Surface map from Saturday, October 21, 1916 with the track of 1916 Atlantic Hurricane 14 included. The storm was impacted by the remnants of 1916 Atlantic Hurricane 14, which technically had ended its hurricane status the prior day.
The James B. Colgate, Marshall F. Butters, D.L. Filer, and Merida sank in the tremendous storm on Lake Erie. The loss of life from these vessels was heavy. Only the captain of the James B. Colgate, hauling coal, was rescued on the 22nd, after spending two days on a life raft that flipped twice, two other occupants having drowned as a result.
The Marshall F. Butters crew fared better, with all if its men surviving, some being rescued from a life boat by nearby ships and the captain and a crew member being rescued by another ship. Interestingly that one poured "storm oil" on the water, a heavy oil which in fact operated to "calm troubled waters" The ship was a wooden vessel and broke up.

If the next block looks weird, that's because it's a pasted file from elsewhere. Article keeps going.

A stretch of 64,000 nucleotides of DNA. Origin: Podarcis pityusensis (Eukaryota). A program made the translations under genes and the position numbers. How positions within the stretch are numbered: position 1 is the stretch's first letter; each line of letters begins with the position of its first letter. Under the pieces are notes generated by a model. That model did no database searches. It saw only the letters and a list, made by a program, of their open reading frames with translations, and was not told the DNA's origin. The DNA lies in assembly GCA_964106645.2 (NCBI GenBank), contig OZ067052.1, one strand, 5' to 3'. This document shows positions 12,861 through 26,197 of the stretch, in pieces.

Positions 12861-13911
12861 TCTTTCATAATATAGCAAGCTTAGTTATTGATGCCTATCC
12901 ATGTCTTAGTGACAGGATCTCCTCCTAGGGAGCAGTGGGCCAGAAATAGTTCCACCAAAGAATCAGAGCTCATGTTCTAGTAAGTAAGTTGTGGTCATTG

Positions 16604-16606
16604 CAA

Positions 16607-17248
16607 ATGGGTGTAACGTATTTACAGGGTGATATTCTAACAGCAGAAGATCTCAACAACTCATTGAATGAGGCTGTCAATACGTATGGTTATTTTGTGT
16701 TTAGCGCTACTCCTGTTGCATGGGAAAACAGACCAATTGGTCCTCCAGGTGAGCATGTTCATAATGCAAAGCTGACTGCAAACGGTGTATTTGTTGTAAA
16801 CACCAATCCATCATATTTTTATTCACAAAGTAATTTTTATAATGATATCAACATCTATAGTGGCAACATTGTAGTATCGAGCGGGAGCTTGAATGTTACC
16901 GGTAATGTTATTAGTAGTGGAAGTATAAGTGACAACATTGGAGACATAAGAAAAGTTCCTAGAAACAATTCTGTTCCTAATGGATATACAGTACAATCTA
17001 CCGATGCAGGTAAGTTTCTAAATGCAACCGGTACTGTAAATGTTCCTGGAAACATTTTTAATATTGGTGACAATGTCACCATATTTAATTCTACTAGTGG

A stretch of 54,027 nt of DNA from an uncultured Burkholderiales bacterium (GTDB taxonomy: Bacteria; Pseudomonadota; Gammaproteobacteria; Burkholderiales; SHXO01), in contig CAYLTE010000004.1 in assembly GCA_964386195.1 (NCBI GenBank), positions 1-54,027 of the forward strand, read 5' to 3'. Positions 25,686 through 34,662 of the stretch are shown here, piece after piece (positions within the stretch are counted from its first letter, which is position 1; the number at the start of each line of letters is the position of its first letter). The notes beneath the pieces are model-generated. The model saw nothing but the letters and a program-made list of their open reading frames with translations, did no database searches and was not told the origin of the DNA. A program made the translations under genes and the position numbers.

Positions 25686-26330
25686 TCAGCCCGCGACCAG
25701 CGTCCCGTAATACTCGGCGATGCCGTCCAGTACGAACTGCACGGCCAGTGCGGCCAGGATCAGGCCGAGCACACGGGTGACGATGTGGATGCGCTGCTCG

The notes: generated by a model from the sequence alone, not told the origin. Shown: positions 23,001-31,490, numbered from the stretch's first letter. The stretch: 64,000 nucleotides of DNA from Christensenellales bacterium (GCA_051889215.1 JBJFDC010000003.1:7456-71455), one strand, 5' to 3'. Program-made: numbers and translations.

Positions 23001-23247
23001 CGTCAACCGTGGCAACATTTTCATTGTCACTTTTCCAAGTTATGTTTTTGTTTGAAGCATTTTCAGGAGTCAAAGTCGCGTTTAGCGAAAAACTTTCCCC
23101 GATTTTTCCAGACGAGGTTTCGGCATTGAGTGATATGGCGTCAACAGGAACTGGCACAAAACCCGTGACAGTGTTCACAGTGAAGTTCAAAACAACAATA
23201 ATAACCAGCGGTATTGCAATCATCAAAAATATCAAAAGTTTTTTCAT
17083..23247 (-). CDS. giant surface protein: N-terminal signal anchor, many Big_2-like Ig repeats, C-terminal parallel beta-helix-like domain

The wooden coal hauler D. L. Filer had been two days in heavy seas and wind when it sank at the mouth of the Detroit River. It's crew took refuge on two masts, but one broke and six out of the seven men on it drowned. The seventh man swam to another mast where the captain had taken refuge, but as a rescue vessel approached the next day he slipped from mast and drowned. Only the captain survived.
The Merida was a Canadian steamer that sank during the night. Her entire crew of 23 men was found floating, dead, in the lake the following day.